For Gold, Peace, and Freedom


Curling: It’s Not Just Something You Do to Your Hair

January 3rd, 2010

curling-association.jpgIf you tune in to the Winter Olympics in Vancouver this February, chances are you’ll run across the sport of curling. Four players stand on the ice while one player slides a 42 pound polished granite stone down a sheet of ice towards a bullseye and the other three players sweep the ice in front of the stone with brooms. It has been compared to shuffleboard, bowling, bocce, and even croquet. And while it shares traits with all four, it is its own unique sport.

The sport of curling dates back to the 1500s in Scotland. It debuted as an Olympic sport in the original modern Olympic Games of 1924. It appeared as a demonstration sport in the 1932 Lake Placid Games and then it was gone for 56 years. It returned as demonstration sport at the 1988 and 1992 Olympic Games and was finally brought back again as an official medal sport at the 1998 Nagano Games.

As a game it combines strategy with physical finesse. There are two teams of four players each. Every player on the team takes turns shooting a 42 pound stone 126 feet down a sheet of ice towards four concentric circles. The center of these circles is the bullseye, which is 12 feet in diameter. The bullseye is also known as the “house” and the very center of the bullseye is the “tee.” The object is to have your stone closest to the tee. And hitting an opponent’s stone to move it out of the way and place your stone closest to the tee is all part of the game.

The name of the sport comes from the “curl”, which is the way the stone glides down the ice in a curve. The curve is caused by the shooter using a twist of the wrist when pushing the stone down the ice.

The most unique part of the game comes from the actions of the other three players after the shooter has sent the stone on its way. Armed with brooms, the three players sweep the ice in front of the stone as it travels towards the bullseye. The object of the sweeping is to help speed up or change the direction of the stone. The sweeping is directed by the team captain, also known as the “skip”, who shouts out instructions to the sweepers.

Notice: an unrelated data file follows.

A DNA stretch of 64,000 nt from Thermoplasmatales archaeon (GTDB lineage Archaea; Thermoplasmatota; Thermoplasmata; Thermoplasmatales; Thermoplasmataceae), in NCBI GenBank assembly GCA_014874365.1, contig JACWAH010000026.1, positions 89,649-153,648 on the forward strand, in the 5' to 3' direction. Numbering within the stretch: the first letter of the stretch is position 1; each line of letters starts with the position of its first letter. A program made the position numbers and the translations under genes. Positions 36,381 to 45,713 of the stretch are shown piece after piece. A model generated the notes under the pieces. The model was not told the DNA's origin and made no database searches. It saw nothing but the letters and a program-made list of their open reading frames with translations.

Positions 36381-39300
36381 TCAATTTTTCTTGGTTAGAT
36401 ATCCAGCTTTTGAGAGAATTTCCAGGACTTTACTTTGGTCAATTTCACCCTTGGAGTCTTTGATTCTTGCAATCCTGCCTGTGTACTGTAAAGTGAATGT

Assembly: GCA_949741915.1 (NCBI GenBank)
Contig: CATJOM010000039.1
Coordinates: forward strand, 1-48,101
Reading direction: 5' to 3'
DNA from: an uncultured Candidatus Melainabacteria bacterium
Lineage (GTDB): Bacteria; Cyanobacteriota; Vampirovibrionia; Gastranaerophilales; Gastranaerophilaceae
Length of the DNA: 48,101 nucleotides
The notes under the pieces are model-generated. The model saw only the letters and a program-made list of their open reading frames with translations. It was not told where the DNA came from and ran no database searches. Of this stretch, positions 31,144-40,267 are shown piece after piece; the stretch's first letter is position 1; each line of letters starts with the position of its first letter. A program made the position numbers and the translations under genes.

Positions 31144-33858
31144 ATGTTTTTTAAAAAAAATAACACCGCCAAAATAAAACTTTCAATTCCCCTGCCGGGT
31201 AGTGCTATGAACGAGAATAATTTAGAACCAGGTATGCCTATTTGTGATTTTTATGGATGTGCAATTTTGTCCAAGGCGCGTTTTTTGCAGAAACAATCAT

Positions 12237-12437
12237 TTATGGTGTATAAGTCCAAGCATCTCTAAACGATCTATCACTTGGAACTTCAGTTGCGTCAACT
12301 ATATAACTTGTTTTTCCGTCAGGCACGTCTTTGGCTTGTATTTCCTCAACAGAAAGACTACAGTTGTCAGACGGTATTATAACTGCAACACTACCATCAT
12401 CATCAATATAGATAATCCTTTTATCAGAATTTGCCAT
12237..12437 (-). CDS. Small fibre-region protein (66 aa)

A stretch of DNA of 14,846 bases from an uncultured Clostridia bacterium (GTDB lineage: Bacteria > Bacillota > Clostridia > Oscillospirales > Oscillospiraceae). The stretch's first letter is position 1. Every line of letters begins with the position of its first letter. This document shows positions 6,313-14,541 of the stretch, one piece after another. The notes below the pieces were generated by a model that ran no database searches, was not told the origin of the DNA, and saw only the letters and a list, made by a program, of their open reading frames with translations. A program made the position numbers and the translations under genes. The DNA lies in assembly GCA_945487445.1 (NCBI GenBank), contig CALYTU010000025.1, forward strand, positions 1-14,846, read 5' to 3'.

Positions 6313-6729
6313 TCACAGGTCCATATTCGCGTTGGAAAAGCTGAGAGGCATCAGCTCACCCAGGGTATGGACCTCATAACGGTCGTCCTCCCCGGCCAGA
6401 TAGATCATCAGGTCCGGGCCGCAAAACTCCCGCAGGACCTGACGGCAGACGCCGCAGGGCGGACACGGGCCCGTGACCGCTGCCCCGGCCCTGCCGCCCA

Each team member gets two shots. So each team ends up with 8 attempts to get their stones closest to the tee. This total of 16 shots by both teams is called an “end.” In each end after all 16 shots have been taken a team is awarded points when its stones are closest to the tee. The two teams play 10 ends in a match.

The Canadians and Norwegians who have traditionally dominated in curling are expected to be favorites in Vancouver, but there’s also a new country on the horizon. China won its first world curling title in 2009 at the Women’s World Championship in South Korea and they are expected to give the Canadians and Norwegians a run for their money.

This article on the sport of curling was supplied to us by Nana Weston from Constant Content.

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